"Sportswriters operate under extreme conditions, with bands playing and Laker Girls dancing," he explained. "You have no choice but to focus on your computer and make your story happen as best you can. You develop a capacity to focus and I transferred that to fiction writing."
"When I got on a plane, I would get my laptop out and start to work. I would immediately get so involved in the novel's story that I could literally hear the people talking and I could smell their food and visualize the hills where they lived. It was almost like self-hypnosis. The next thing I knew, there'd be an anouncement to 'return seatbacks to the upright position.' "
Boling lived up to his reputation as a prodigious, fast writer, producing a manuscript of 600 pages in 18 months while also writing three or four sports columns every week.
Among the first to read the novel were Walter and Lynch, who offered advice on technical matters such as voice and scene. Both were much impressed.
Lynch recalled, "What surprised me was that Dave had not gone through the usual training wheels of becoming a fiction writer -- short stories and learning the craft and then getting 70 pages into a novel and losing faith. Dave had such great passion for the story he wanted to tell. He is fearless by nature."
Lynch recommended that Boling send the manuscript to his New York literary agent, Kimberly Witherspoon of InkWell Management. She immediately sensed it was "an extraordinary book" with commercial potential, both in America and abroad, but she had to deliver depressing news to the author: The manuscript was way too long.
Boling remembers what happened next: "Kim said she wanted to market 'Guernica' at the Frankfurt International Book Fair but that was only a few days away. Here's where my sportswriter training came in. I cut 180 pages of the manuscript over that weekend and covered a football game, too. Out went entire characters, history and culture and politics; I kept it close to the story of one family -- this is a story of relationships, a family love story; the history is secondary."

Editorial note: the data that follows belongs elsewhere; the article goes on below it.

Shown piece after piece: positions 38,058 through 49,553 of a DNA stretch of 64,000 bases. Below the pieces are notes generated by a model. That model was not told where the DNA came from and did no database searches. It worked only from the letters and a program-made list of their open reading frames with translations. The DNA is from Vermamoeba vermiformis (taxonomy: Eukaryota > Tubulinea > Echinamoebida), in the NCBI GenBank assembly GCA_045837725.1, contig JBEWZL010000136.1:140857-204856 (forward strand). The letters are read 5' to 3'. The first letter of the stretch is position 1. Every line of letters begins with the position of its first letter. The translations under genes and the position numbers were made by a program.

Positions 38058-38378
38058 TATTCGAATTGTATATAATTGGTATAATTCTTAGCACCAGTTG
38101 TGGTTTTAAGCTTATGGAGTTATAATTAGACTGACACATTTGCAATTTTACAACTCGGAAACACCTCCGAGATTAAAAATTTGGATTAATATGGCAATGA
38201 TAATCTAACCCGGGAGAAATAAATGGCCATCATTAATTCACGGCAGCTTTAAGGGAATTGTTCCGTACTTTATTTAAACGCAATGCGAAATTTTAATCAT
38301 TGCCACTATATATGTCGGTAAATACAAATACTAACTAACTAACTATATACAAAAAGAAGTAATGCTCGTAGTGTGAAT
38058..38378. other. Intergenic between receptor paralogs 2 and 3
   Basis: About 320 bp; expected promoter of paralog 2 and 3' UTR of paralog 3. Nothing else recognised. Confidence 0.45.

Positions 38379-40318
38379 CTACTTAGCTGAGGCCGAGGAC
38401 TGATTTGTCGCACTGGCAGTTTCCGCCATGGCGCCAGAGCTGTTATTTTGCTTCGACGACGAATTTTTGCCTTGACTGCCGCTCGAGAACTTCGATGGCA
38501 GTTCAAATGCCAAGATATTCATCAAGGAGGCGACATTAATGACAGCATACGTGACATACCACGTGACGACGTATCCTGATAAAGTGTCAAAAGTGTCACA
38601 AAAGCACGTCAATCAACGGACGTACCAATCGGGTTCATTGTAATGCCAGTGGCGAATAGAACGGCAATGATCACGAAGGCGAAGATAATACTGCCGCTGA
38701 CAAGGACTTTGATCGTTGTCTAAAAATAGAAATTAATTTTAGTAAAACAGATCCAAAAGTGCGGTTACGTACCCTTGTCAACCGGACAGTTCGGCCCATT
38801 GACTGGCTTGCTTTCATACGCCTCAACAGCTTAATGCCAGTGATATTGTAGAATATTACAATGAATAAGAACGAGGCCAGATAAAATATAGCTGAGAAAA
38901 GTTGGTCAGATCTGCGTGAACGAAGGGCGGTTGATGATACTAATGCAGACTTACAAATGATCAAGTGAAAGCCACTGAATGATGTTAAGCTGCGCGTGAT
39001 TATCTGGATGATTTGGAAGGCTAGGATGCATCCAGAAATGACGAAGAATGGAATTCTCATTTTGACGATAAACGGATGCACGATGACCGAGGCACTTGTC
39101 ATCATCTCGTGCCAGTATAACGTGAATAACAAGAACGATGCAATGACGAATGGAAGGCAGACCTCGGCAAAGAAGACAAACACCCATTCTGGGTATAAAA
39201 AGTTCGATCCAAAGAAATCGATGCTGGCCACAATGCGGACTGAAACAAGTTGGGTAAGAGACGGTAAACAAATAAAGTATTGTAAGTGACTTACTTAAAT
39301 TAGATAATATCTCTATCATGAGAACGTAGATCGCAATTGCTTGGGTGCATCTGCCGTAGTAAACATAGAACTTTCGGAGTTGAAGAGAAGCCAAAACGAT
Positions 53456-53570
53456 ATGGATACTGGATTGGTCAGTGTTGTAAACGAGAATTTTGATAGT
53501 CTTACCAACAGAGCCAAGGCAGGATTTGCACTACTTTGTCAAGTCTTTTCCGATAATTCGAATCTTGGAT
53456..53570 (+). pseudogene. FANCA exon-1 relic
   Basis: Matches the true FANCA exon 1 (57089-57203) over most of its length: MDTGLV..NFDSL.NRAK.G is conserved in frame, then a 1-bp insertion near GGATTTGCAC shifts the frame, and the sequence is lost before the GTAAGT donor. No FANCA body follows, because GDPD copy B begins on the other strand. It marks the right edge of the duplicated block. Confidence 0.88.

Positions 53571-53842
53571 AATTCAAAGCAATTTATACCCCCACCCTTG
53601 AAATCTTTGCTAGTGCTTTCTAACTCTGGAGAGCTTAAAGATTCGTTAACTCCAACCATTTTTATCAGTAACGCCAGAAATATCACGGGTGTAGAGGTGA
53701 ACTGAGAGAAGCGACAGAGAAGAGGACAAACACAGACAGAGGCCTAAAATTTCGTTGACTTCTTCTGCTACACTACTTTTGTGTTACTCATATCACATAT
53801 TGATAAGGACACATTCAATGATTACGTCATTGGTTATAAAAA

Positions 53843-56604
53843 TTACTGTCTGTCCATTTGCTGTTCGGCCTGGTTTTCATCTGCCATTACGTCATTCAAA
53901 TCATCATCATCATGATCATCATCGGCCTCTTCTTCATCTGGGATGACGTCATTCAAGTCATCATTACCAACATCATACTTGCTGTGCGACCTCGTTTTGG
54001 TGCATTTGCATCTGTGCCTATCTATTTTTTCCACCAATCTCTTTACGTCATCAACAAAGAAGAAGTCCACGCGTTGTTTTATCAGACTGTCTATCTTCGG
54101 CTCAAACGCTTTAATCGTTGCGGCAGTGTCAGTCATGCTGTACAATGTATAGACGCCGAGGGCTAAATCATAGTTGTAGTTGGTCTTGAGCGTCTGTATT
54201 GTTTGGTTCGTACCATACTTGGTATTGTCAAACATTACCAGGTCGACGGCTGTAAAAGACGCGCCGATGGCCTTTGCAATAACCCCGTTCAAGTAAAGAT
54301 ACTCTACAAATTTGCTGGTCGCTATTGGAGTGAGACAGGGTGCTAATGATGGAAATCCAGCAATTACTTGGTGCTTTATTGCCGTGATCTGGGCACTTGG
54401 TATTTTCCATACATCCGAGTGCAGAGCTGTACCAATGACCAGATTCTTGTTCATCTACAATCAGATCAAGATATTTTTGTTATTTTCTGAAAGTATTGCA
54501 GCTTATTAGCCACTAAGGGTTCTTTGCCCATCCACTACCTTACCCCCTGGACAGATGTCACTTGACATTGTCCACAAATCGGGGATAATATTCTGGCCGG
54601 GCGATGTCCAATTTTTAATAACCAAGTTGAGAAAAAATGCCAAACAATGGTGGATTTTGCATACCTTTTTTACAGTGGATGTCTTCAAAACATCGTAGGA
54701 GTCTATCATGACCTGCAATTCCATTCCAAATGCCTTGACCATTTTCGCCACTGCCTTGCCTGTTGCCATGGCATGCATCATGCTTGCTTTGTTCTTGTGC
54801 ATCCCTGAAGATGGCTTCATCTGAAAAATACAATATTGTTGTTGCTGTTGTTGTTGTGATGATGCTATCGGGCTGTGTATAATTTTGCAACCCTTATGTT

Witherspoon's mission to Frankfurt met with instant success. First to purchase Boling's novel was prestigious Picador in Great Britain. Editor Charlotte Greig only needed to read 50 pages to know she wanted to publish Boling's book. She then called her publisher in Frankfurt, urging him to make an offer.
"I haven't read a word of it," he said.
Greig replied, "Trust me on this: It is exceptional!"
In a little over a month, Boling went from undiscovered writer with a manuscript to a writer with a book bought by presses around the globe. Boling did not know then that this is warp speed in a business that often advances glacially.
Truly a dream
Boling's new life as a hardback writer has unfolded in what he calls "pinch-me moments."
His Spanish book tour had many. Boling went with trepidation, expecting skepticism for a novel by a U.S. sportswriter about the bombing of Guernica.
Several Spaniards told him, "We were ready to tear this book apart, but it rang true." That was a huge relief for Boling, who had had the book checked for accuracy by Spanish and Basque experts in the States.
Another memorable moment came on the day of publication. He was at a local Barnes & Noble when a woman approached. He recommended the book to her, which prompted her to ask, "Did you read it?"
"No, I wrote it."
She agreed to buy a copy, but added: "I want something profound inscribed. Write what you learned from this experience."
Boling was stumped. Then he thought: "Supposedly, you just can't do this -- start writing fiction at age 53 and have a novel that sells like this. I worked my ass off, had a lot of luck and help from people but it did happen."
So Boling wrote in her book: "Nothing is impossible."
But the most powerful moments came at two book readings. In Boise, he read with his son, Jake, from the University of Idaho, in the crowd. In Spain, he did a reading attended by his daughter, Laurel, who is teaching English in Madrid.
"I looked up from my reading and made eye contact with my kids," Boling recalls, "and there was this instant connection, a warm, comforting feeling.
"It was like when my kids were in bed and I was reading them a nighttime story. I could sense that both of them were proud of me -- and if you can make your kids proud of you, there is no greater reward. All of the money, all the reviews, all the attention are secondary to that."